On Tuesday, the Madurai bench of Madras High Court has granted a four-week stay on the implementation of rules banning the sales and purchase of cattle at animal markets, which was notified by the central government. A division bench headed by M V Muralidharan and C V Karthikeyan issued the interim order on various petitions recorded by S Selvagomathi, a resident of Madurai and Asik Elahi Baba, who came from Kalimanglam near Madurai. The judges said, “It cannot be so exercised as to bring into existence substantive rights or obligations or disabilities not contemplated by the provisions of the act.”
The court said there was a significant strength in the disputes made by the senior counsel for the petitioners for permitting the interim relief required. The judges were in a disagreement with the Assistant Solicitor General that a conjecture was on the side of Central government when that particular was commenced not by Parliament, but by Executive. The direction for the Center challenged that the goal of the notification was to have a control on animal markets. On the other hand, the Court has issued the notices to both Center and State government to respond to it in four weeks and has stayed the Center’s order. As per the petitioners, the new Regulation of Livestock Market Rules must be canceled as the provisions have gone against the constitution, “breached the cardinal principle of federalism” and it’s conflicting to the Parent legislation – Prevention of Cruelty to Animals Act, 1960.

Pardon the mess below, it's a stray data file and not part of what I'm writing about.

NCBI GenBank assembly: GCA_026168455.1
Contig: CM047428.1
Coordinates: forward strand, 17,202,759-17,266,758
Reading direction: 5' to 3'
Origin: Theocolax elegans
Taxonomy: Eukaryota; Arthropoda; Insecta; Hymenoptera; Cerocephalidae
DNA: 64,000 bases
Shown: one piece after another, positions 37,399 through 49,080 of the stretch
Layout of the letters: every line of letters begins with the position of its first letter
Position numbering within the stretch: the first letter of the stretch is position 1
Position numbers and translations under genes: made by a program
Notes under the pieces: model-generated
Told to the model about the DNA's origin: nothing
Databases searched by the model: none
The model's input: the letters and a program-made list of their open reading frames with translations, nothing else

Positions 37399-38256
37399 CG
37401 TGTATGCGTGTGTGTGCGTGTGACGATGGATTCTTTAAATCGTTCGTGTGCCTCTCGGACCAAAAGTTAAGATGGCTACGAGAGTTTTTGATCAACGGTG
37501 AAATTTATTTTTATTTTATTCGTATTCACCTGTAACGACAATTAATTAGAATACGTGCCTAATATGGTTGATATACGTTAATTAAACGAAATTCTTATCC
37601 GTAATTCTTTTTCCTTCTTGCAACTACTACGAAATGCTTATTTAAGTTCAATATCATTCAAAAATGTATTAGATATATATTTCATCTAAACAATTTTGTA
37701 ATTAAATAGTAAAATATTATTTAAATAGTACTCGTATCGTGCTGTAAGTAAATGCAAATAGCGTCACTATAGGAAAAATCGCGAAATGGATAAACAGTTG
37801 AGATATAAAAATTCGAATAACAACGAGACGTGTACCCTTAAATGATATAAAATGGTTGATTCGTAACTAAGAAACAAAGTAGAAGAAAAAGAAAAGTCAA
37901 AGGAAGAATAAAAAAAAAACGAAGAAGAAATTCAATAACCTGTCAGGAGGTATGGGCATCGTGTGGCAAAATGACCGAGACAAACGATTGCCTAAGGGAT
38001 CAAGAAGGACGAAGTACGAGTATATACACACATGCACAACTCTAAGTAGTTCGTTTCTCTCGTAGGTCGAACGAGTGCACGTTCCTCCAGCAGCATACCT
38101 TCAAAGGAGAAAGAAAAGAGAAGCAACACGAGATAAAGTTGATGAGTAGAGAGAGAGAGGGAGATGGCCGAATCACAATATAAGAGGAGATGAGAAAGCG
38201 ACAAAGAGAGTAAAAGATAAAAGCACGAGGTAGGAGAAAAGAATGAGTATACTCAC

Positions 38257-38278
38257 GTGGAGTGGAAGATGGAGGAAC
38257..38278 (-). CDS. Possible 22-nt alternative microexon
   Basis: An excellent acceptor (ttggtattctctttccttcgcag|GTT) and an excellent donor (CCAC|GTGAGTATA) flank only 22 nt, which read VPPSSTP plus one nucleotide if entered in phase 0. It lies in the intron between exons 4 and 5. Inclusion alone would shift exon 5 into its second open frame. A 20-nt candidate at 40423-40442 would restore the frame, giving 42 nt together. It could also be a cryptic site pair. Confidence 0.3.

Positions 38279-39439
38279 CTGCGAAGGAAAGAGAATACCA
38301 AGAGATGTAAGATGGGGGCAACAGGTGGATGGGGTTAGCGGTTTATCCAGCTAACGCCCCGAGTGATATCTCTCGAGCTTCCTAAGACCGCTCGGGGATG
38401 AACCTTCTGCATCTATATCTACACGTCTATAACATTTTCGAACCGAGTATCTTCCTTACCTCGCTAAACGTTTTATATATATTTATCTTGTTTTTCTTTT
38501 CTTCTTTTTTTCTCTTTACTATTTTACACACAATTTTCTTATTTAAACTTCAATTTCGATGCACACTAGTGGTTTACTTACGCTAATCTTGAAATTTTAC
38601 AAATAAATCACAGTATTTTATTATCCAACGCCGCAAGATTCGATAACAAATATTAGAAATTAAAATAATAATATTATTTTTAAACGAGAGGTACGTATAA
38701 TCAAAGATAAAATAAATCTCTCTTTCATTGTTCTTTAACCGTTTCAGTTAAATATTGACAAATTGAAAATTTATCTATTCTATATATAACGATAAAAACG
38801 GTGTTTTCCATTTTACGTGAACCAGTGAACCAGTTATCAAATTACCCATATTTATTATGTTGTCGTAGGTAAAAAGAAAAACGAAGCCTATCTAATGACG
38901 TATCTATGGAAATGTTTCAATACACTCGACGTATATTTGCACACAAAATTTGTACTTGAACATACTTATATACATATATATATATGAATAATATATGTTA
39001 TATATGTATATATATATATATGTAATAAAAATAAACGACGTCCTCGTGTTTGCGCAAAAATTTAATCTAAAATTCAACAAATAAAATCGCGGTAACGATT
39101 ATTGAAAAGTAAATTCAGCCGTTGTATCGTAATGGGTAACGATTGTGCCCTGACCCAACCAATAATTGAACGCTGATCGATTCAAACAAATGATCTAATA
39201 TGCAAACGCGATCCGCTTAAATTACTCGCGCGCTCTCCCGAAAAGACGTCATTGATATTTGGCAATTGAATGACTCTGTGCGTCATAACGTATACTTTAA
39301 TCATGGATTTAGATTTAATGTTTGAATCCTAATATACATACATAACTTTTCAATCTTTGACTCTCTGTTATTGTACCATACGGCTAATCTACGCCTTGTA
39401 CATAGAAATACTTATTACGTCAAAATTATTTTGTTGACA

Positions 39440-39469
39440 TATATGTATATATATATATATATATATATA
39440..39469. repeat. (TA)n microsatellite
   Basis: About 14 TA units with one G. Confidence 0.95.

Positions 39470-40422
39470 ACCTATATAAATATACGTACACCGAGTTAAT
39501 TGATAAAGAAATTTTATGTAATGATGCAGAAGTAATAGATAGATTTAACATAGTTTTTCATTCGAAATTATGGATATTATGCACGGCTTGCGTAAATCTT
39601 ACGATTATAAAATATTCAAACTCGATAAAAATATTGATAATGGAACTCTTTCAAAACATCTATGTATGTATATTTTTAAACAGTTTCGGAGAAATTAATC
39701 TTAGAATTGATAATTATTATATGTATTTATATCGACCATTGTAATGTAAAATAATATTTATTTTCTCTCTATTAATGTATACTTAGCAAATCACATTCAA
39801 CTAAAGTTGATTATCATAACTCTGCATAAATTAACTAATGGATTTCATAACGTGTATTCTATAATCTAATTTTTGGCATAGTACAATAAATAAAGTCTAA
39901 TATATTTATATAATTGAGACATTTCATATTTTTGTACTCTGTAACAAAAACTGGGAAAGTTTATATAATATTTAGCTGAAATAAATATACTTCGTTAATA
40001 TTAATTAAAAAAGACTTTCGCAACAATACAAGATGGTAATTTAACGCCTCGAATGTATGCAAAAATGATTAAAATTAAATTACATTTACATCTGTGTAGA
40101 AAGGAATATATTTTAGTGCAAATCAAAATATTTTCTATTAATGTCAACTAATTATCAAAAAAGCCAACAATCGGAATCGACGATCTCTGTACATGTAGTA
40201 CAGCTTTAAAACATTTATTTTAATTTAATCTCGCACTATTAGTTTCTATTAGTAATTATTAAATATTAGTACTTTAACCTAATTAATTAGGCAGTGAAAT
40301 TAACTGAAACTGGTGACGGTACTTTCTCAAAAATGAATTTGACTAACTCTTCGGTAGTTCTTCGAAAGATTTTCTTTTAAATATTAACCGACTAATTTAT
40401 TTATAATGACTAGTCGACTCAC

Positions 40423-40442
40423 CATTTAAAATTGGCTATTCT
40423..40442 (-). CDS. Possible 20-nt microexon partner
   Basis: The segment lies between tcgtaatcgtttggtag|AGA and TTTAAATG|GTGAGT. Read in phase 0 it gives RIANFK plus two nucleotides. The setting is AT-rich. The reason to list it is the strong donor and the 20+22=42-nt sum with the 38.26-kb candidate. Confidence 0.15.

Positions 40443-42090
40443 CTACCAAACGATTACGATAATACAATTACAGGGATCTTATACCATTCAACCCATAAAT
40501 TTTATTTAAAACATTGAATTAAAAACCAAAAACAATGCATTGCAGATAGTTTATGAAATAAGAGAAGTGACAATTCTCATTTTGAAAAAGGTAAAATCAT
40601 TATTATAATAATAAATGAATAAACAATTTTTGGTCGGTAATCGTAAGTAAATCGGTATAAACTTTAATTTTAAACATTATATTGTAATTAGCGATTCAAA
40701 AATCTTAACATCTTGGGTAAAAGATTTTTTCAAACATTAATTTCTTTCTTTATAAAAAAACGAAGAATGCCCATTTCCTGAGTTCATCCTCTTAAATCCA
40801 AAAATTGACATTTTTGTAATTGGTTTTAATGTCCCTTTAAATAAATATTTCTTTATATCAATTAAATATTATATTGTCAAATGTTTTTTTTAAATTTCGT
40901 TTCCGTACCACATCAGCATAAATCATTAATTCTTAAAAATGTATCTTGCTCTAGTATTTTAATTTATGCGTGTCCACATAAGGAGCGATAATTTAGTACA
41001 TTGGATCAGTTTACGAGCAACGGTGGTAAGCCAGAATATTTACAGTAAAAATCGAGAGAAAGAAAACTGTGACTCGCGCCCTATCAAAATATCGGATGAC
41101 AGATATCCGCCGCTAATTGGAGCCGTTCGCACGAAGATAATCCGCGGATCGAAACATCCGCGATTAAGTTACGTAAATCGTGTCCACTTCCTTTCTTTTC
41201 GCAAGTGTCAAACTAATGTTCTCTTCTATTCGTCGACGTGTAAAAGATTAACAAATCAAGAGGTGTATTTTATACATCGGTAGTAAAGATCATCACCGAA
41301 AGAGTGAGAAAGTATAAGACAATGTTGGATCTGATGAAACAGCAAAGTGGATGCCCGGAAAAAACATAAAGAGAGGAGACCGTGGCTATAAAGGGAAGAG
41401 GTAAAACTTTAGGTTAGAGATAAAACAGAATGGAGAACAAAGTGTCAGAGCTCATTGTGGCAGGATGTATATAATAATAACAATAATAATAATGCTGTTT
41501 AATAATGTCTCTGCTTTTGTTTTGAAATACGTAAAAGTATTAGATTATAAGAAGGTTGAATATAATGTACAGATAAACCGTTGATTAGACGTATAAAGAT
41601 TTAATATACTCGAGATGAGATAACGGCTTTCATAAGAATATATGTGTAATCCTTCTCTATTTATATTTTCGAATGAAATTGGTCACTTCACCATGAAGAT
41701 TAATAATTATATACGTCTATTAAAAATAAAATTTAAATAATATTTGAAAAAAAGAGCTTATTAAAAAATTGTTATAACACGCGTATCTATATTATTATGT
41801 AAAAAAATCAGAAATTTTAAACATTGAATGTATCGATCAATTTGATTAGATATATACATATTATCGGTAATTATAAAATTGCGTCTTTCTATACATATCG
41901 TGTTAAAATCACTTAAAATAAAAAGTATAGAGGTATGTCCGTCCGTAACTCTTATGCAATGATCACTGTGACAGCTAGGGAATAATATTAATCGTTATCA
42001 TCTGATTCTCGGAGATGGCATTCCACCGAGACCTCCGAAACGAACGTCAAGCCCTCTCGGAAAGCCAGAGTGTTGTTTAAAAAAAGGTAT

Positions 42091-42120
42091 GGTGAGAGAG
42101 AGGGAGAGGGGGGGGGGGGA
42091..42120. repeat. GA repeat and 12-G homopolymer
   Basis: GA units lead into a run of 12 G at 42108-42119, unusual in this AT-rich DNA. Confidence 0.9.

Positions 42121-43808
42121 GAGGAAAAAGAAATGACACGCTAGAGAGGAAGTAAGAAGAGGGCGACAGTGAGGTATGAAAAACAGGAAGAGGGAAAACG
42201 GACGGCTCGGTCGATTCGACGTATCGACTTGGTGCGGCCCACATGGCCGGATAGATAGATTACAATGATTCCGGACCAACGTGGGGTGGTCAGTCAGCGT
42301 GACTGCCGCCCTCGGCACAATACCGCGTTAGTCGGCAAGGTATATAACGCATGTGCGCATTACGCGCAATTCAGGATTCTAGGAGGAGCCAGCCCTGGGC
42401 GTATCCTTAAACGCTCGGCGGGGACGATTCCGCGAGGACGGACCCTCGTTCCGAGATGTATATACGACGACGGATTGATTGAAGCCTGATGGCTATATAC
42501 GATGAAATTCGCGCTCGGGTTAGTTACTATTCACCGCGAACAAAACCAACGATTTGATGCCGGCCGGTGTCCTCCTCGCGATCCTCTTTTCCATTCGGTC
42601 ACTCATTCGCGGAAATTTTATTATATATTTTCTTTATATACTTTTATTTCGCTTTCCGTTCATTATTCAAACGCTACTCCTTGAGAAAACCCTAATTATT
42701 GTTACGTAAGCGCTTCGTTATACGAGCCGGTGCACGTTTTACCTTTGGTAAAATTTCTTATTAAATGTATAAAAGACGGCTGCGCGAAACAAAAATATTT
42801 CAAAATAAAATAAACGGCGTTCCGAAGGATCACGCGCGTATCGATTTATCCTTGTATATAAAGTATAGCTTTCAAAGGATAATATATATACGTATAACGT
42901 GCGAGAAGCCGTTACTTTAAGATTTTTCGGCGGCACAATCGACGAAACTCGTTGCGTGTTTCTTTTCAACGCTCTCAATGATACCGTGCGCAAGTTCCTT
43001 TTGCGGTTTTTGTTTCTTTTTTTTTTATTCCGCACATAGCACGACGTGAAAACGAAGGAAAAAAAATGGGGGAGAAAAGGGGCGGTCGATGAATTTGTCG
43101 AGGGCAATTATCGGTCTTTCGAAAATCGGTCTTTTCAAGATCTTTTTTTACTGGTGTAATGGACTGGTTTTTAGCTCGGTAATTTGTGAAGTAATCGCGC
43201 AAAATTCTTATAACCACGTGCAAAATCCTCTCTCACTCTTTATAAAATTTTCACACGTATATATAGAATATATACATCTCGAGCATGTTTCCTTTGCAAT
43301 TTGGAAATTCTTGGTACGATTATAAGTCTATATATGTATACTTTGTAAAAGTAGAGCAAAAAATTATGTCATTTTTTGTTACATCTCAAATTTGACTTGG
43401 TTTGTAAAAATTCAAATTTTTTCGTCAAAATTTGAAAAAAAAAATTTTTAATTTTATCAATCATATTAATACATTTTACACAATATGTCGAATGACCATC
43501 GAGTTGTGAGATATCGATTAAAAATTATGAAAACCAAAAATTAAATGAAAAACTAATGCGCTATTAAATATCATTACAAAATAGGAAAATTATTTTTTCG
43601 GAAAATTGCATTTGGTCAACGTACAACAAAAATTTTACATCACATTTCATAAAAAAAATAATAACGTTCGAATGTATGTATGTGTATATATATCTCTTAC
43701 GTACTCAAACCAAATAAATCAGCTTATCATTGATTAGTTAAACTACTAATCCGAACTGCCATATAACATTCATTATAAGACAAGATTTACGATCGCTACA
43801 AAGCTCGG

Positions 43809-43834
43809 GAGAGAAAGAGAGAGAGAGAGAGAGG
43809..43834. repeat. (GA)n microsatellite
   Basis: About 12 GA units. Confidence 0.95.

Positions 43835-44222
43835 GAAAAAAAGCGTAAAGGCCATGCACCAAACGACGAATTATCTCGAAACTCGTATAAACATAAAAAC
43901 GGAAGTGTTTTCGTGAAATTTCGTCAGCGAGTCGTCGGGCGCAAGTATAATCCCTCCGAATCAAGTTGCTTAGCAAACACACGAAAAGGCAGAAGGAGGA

The petitioners also added that the right to choice of food (non-vegetarian or vegetarian) is part of the individual’s right, privacy, and liberty. “Against the fundamental rights of citizens, and the right to food and its choice is a fundamental right,” said the petitioner Selvagomathi against the Centre government. The petitioners claimed that since the notice was associated with food, it must have been approved by the Parliament. The petitioners said, “The slaughtering of animals for food, the food… made out of such animal flesh and offering the sacrifice of animals are part of the cultural identity of most communities in India, protected under the Constitution.” They also said that the new rules were a troublesome interference with the liberty of traders and business beneath the constitution. By saying the order “unreasonable and unconstitutional”, the petitioners said the government order would affect “severe food scarcity and famine since there is no alternative, adequate quantity of food provided by the state.”
The Chief Minister of West Bengal Mamta Banerjee said on Monday that her government would not accept this order and would also “challenge it legally and constitutionally”. Opposing the ban, the Kerala Chief Minister Pinarayi Vijayan appealed to his counterpart in all states to object to the “covert attempt to usurp the powers of the state legislature in the guise of rules under a Central Act.” Talking about the Regulation of Livestock Market Rules, said under the Prevention of Cruelty to Animals Act last week, “no person shall bring a cattle to an animal market unless, upon arrival, he has furnished a written declaration signed by the owner of the cattle or his duly authorized agent… stating that the cattle has not been brought to the market for sale for slaughter”.
“…Where an animal has been sold and before its removal from the animal market, the Animal Market Committee (to be formed in every district) shall… take an undertaking that the animals are brought for agricultural purposes and not for slaughter,” another provision notifies this. According to the rules, it is required the Animal Market Committee to make certain that the buyer of cattle is not going to further sell the animals for slaughter.